Saudi Arabian ground forces have advanced into northern Yemen in a forceful assault against Houthi Shia militia and forces loyal to ousted president Ali Abdullah Saleh. The news was reported by military and tribal sources in the area of the invasion.
The development is notable as it is Saudi Arabia's first ground offensive in Yemen since it launched a comprehensive military campaign in March targeting Houthi positions. Most attacks to date have been air strikes or rockets fired from across the border.
The fresh attack comes after Houthi militants recently stormed Saudi fortifications in the southern Saudi province of Jizan. Saudi Arabia has also been attacked on several occasions by Scud missiles fired by Houthi rebels, one of which killed a senior Saudi commander last month. The sources told the Anadolu News Agency that Saudi Arabian troops advanced into Saada province, crossing the Yemeni border.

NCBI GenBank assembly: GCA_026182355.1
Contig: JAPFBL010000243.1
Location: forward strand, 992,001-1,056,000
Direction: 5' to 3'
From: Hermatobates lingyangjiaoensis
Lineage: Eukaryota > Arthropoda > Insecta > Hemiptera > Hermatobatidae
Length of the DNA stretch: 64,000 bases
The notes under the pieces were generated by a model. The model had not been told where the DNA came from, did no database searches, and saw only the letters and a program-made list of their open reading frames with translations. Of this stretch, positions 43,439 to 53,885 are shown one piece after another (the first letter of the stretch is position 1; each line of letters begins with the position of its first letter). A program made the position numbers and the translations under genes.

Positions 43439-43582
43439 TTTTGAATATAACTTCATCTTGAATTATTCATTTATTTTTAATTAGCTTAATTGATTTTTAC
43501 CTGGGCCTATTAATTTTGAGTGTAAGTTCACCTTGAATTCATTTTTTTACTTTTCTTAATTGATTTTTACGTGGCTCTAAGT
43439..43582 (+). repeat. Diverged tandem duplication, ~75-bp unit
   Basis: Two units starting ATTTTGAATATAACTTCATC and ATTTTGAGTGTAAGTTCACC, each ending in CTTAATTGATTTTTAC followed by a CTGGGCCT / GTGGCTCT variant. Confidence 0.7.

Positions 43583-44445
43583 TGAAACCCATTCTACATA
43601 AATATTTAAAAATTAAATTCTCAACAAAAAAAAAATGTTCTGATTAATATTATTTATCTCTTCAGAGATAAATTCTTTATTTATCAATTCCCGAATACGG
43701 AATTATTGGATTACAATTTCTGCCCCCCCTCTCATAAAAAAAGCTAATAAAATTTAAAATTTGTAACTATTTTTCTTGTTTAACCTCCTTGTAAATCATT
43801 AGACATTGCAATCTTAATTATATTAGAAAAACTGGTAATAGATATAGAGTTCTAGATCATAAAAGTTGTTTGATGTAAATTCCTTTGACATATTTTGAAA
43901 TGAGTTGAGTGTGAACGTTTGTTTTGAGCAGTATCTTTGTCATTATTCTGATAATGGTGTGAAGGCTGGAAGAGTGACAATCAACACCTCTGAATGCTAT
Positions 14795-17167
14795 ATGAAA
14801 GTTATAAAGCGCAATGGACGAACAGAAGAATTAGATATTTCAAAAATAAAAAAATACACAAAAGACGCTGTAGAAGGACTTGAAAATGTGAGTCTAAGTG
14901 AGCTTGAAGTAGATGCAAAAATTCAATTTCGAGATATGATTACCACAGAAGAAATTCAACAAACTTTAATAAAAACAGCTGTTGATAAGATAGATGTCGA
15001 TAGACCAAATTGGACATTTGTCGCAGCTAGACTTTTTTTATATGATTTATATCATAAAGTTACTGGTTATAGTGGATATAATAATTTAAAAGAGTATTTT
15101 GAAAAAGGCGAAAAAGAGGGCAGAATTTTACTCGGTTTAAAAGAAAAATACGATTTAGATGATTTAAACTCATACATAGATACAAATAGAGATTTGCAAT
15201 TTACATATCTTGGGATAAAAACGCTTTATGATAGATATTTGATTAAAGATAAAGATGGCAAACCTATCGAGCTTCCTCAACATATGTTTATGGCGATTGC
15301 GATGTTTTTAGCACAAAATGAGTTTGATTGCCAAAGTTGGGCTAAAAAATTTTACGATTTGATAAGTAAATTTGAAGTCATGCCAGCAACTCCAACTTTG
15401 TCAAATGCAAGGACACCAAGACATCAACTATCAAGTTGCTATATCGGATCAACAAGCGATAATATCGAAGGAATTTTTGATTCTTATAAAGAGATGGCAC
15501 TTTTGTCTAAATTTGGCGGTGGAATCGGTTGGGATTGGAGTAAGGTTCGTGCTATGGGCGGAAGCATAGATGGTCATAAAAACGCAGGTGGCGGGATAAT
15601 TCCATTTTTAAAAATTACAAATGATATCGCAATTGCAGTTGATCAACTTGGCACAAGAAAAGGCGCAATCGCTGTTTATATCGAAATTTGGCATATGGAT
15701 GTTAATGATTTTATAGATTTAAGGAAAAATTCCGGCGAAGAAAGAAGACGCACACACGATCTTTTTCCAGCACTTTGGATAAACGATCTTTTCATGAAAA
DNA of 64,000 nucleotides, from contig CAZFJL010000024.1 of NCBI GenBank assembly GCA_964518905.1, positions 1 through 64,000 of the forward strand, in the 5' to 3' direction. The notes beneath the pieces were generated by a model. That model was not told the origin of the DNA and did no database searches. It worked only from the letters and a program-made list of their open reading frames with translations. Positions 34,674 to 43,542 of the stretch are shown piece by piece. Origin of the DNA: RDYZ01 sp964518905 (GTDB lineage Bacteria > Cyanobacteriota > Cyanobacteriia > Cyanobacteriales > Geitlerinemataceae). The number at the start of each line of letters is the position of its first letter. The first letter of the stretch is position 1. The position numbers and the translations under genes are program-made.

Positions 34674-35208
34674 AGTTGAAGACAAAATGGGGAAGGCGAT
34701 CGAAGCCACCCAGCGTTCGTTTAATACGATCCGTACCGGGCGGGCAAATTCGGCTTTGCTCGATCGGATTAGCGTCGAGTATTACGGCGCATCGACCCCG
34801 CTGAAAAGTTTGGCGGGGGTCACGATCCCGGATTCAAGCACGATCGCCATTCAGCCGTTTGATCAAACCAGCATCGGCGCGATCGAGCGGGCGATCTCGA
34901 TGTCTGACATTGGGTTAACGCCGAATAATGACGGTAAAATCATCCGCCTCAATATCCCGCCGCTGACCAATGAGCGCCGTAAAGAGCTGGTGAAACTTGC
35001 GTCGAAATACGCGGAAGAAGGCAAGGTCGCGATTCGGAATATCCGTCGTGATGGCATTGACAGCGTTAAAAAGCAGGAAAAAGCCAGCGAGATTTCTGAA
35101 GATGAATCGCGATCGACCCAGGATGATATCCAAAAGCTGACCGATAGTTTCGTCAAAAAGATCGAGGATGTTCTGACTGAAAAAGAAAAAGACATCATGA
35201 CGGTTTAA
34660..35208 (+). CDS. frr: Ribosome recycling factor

"Saudi ground forces seized control of two areas in Saada province and intend to advance toward Houthi positions," the sources confirmed.
When the Houthis overran capital Sanaa and other provinces last September Yemen descended into chaos. The uprising prompted Saudi Arabia and its Arab allies to launch a massive air campaign against the Shia group which seems to have reached a point of diminishing returns.
Pro-Hadi forces, which are backed by Saudi air power, have recently managed to retake Taiz and Aden from the Houthis.
The forceful military incursion underscores newly appointed Saudi King Salman's resolve to assert his country's influence in the region and his unwillingness to sit idly as his country is attacked by Houthi forces.
As news of the invasion hit the wire, the benchmark WTI crude contract promptly shot above $45 a barrel, its highest level in days.